Restaurants that have tickled our fancy
and sometimes our wallet!

The Griechenbeisl (The Greek Inn) is one of Vienna’s oldest inns (1447). rtists, scholars and politicians would congregate in the Griechenbeisl to eat, drink, debate and reflect – often into the early hours. From the world famous balladeer ‘Der lieber Augustin’ to later figures of the stature of Beethoven, Schubert, Wagner, Strauss, Brahms, the painters Waldmüller and Schwind, the opera singer Schaljapin, writers Mark Twain, Grillparzer and Nestroy, and political personalities such as Karl Lueger and Graf Zeppelin have all appreciated its traditional Viennese cuisine and creature comforts. The framed autographs on the walls of the famous Mark Twain room ensure that their presence lives on here.


Oldest Restaurant in Europe??  Possibly if its been operating since 803!

St. Peter Stiftskeller was first documented in the year 803, when it was mentioned by the scholar Alcuin – a follower of Charlemagne – and as such it takes its place as the oldest Restaurant in Europe. When History and Zeitgeist meet, one finds oneself in the best possible company.

St. Peter Stiftskeller – the restaurant, at the very heart of Salzburg old town, is one of those rare places where such an encounter is possible. Today the restaurant includes no less than twelve historic salons, each  with incomparable character and charm, varying  in size from small and intimate to large and lavish.

But St. Peter’s offers more than fine dining. The KULTurig-music Ensemble is maybe Salzburg’s most surprising music formation. The six musicians will delight your ears with skilful contrasts. The balanced sound composed of harp, harmonica, dulcimer, contrabass, guitar and stunning vocals will surely touch your heart. The successful mix blends the traditional with a touch of mysticism à la Austrian folk-pop music legend Hubert von Goisern with a generous pinch of jazz. Enjoy it with a luscious 3-course-menu made from finest Austrian products. Tradition combines stylishly with the modern, music meets with finest culinary art.

However, The Guinness Book of Records' states that the Botin in Madrid, dating from 1725, holds this crown. It is a traditional restaurant offering Mediterranean cuisine. Add a dash of Hemmingway to the cooking pot and you add more mystique! Ernest Hemmingway mentioned the restaurant’s signature dish cochinillo asado (roast suckling pig) in his 1926 novel The Sun Also Rises.

There are many claims to 'the oldes', here is a list that one can visit and debate with fellow history buffs.

We’ll let the culinary historians duke that out.

1. Stiftskeller St. Peter (803) – Salzburg, Austria

2. Zum Franziskaner (1421) – Stockholm, Sweden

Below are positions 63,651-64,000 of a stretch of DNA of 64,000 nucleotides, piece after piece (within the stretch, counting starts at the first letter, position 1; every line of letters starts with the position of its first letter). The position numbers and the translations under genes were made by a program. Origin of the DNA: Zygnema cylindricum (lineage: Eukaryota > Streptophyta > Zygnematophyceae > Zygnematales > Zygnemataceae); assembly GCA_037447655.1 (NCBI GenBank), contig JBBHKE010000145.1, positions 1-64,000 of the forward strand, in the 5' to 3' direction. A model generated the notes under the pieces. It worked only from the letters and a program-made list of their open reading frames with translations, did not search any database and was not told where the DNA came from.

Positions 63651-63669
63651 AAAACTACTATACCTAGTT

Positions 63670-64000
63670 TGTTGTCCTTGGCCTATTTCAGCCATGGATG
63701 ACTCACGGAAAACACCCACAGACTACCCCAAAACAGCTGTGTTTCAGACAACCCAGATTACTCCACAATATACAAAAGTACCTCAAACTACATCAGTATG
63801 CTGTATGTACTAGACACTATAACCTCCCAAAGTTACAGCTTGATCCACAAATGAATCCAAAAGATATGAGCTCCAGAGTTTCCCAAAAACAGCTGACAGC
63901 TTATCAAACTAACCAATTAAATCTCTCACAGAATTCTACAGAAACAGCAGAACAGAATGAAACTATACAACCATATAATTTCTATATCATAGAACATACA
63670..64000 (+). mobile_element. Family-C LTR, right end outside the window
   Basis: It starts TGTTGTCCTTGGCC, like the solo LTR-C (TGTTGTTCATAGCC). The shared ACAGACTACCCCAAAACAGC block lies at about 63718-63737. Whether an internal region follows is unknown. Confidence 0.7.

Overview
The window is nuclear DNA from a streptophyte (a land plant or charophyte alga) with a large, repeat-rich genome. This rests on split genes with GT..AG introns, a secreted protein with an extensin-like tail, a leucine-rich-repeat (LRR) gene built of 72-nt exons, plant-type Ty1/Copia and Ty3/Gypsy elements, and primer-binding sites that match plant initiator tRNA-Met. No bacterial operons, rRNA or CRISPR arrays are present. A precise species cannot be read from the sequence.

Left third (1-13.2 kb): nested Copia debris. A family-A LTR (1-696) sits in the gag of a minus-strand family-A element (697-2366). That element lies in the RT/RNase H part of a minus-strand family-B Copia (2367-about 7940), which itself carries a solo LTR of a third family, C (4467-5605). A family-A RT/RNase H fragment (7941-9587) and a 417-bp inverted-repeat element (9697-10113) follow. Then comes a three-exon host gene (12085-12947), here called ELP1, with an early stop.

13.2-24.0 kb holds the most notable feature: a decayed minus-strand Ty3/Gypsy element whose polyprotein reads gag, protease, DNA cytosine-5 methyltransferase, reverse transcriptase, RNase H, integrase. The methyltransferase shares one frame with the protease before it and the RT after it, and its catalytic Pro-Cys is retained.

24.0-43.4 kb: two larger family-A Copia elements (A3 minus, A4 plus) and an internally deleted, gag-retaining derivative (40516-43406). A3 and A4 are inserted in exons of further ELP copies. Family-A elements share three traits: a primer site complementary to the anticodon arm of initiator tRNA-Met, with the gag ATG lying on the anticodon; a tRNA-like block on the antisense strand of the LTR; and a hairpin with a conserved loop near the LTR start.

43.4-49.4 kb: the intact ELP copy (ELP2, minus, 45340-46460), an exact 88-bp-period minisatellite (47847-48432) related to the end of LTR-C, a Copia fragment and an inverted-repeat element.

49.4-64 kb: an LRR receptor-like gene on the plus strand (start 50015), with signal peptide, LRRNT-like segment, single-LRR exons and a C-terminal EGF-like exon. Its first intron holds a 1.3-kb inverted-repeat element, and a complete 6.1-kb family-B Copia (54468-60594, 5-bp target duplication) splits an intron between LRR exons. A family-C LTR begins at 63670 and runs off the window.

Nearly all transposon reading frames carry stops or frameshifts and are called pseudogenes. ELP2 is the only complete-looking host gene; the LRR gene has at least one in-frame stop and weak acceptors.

3. La Tour d’Argent (1500s) – Paris, France

4. Die Letzte Instanz (1621) – Berlin, Germany

5. A La Petite Chaise (1680) – Paris, France

6. Botín Restaurant (1725) – Madrid, Spain

7. Tavares Rico (1784) – Lisbon, Portugal

8. Rules Restaurant (1798) – London, England

9. Union Oyster House (1826) – Boston, United States

10. Yar Restaurant (1826) – Moscow, Russia


Bofinger Brasserie Paris

In 1864, Colmar-native Frédéric Bofinger opened a modest establishment near the Bastille just at the edge of the Marais and Faubourg Saint-Antoine, the preferred neighbourhoods of the many Alsatians who had been employed in woodworking and cabinet-making since the 16th century.

Bofinger was the first Parisian brasserie to offer beer on draught. Served in earthenware pots that customers brought themselves, alongside delicatessen meats and sauerkraut, the beer ranged from 18° to 25° proof. When Prussia annexed Alsace and Lorraine, there was a massive inflow of refugees, which cemented the brasserie's success. One notable guest was cabaret singer Aristide Bruant, who arrived with his own eggs so the chef could prepare for him "the world's most flavourful omelette".

In 1919, Bofinger expanded and underwent an astounding renovation. Tufted bench seats, bevelled mirrors, interplaying lights and paintings...the Belle Epoque décor was resplendent with joie de vivre. The walls proclaimed Art Nouveau and an enchanted, liberated Alsace. It was the place for revelry, laughter and fun in an elegant, colourful party. In the early 1930s when the brasserie underwent another expansion, the illustrator Hansi decorated a room on the first floor and painted the blue sign that hangs outside. The artist took luncheon at the table of Curnonsky, "Prince of the Gourmets".
Arriving from the nearby Lyon and Austerlitz train stations, elected officials from France's radical contingent - led by Edouard Herriot - made Bofinger their canteen. Governments filed through like the courses of a meal.

In the post-war period, Bofinger kept a low profile. The 1970s brought about a Renaissance. From Georges Pompidou to François Mitterrand, the political class once again passed through its revolving door. Painters Arroyo, Chambas, Fromanger and Segui discussed art as a means of social transformation. On 10 May 1981, François Mitterrand reserved the first floor to celebrate his election as France's new president.

The neighbourhood was in fashion. Fashion designers crowded adjacent streets: Jean-Paul Gaultier, Christian Lacroix, Azzedine Alaïa and more. The opening of Opera Bastille saw the arrival of opera singers, including Barbara Hendricks. Woody Allen had his own routine. When he returned to the French stage at Bercy after a long exile in the U.S., Michel Polnareff made his first public outing at Bofinger.

The beer is still on tap. Under the lively cupola of the grand dining room or in the more intimate salons of the first floor, Bofinger always stirs up history.